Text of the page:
By MORGAN WINSOR, ABC News
(NEW YORK) — A pandemic of the novel coronavirus has now killed more than 819,000 people worldwide.
Over 23.9 million people across the globe have been diagnosed with COVID-19, the disease caused by the new respiratory virus, according to data compiled by the Center for Systems Science and Engineering at Johns Hopkins University. The criteria for diagnosis — through clinical means or a lab test — has varied from country-to-country. Still, the actual numbers are believed to be much higher due to testing shortages, many unreported cases and suspicions that some national governments are hiding or downplaying the scope of their outbreaks.
Since the first cases were detected in China in December, the virus has rapidly spread to every continent except Antarctica. The United States has become the worst-affected country, with more than 5.7 million diagnosed cases and at least 178,524 deaths.
Nearly 170 vaccine candidates for COVID-19 are being tracked by the World Health Organization, six of which are in crucial phase three trials.
Here’s how the news is developing Wednesday. All times Eastern:
Aug 26, 6:20 am
Arizona State University reports 161 cases
Arizona State University said it has 161 known cases of COVID-19 among its students and staff.
“Please keep in mind this number includes students and employees across our four metropolitan campuses and includes students living on and off campus throughout the broader community,” Arizona State University president Michael Crow said in a statement Tuesday night. “I know there has been and will continue to be interest in this number. What I am committing to are regular updates about our COVID management strategy.”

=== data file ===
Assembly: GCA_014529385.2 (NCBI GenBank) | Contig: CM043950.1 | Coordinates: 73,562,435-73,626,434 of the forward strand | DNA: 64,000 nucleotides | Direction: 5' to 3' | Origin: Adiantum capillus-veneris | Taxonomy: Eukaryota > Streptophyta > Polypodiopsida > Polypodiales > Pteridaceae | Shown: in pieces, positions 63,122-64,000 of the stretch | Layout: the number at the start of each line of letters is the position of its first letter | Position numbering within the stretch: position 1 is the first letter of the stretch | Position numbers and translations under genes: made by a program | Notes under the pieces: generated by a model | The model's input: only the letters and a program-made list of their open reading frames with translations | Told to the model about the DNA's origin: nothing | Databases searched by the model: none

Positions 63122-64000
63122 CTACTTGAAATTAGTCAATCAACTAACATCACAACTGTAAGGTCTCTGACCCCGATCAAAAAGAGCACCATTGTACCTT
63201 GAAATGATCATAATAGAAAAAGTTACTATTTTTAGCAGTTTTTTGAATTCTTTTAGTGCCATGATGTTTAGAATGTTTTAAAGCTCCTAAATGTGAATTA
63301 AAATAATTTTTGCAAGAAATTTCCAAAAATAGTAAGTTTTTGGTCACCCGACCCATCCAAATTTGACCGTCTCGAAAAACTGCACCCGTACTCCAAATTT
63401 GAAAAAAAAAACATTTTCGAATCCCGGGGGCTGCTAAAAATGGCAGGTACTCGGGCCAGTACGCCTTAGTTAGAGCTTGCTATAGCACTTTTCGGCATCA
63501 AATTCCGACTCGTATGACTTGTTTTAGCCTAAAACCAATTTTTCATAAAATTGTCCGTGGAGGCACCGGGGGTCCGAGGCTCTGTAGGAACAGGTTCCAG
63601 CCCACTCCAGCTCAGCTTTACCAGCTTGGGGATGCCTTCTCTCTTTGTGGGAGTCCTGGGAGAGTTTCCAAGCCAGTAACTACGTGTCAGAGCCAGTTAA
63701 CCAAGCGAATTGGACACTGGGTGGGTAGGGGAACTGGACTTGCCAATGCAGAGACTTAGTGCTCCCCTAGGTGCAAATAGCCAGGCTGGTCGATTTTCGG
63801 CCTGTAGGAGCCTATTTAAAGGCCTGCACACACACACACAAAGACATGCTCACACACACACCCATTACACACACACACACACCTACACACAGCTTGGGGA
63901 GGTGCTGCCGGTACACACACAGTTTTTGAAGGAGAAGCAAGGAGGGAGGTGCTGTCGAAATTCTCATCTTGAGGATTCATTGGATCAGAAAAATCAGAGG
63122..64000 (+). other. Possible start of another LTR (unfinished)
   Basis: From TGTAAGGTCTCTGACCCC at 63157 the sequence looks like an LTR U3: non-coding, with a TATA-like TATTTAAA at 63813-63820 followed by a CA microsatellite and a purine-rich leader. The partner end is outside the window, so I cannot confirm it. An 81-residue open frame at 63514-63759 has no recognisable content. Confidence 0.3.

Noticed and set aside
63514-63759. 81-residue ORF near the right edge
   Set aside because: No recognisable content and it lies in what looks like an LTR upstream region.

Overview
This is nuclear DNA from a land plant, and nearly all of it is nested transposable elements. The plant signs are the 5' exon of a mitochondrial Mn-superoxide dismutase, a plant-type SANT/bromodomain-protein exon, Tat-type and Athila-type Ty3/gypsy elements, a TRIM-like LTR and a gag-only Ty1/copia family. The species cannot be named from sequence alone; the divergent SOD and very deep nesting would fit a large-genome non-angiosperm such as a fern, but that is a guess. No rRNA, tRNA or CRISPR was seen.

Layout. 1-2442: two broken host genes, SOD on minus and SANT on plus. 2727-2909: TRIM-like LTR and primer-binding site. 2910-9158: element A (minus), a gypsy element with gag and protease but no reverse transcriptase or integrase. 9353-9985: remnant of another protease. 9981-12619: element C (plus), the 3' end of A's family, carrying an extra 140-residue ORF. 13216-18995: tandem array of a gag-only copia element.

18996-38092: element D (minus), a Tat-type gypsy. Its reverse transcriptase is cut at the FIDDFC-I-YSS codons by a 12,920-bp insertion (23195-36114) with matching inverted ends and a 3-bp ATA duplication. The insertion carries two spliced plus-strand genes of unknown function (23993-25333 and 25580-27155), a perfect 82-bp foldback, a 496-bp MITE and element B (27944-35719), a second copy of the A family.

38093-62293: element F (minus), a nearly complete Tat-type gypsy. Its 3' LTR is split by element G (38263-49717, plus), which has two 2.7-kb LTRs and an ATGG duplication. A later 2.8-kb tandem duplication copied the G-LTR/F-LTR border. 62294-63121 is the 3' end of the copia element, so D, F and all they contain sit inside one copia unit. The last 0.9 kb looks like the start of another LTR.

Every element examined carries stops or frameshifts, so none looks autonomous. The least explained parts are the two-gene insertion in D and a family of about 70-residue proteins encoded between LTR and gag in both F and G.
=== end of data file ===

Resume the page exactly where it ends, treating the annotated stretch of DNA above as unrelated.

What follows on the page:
Since Aug. 1, the public research university has collected test results from 32,729 students and employees so far, according to Crow.
Crow also released clarification on the school’s coronavirus-related policies, including a no-visitor policy in the residence halls, a face covering requirement in all of the university’s buildings and outdoors spaces at all times (except when eating), and the barring of social gatherings among students on or off campus that don’t adhere to public health protocols.
Aug 26, 5:43 am
HHS comments on CDC’s updated testing guidelines
ABC News contacted the U.S. Centers for Disease Control and Prevention on Tuesday night inquiring about the updates to its COVID-19 testing guidelines, what evidence exists to justify the changes and whether the agency can address concerns from the public that this was done for political reasons to reduce case numbers.
But the answer that came back was from the U.S. Department of Health and Human Services, not the CDC.
“CDC recommends the decision to be tested should be one made in collaboration with public health officials or your health care provider based on individual circumstances and the status of community spread,” an HHS spokesperson told ABC News in an email. “The Guidance fully supports public health surveillance testing, done in a proactive way through federal, state, and local public health officials.”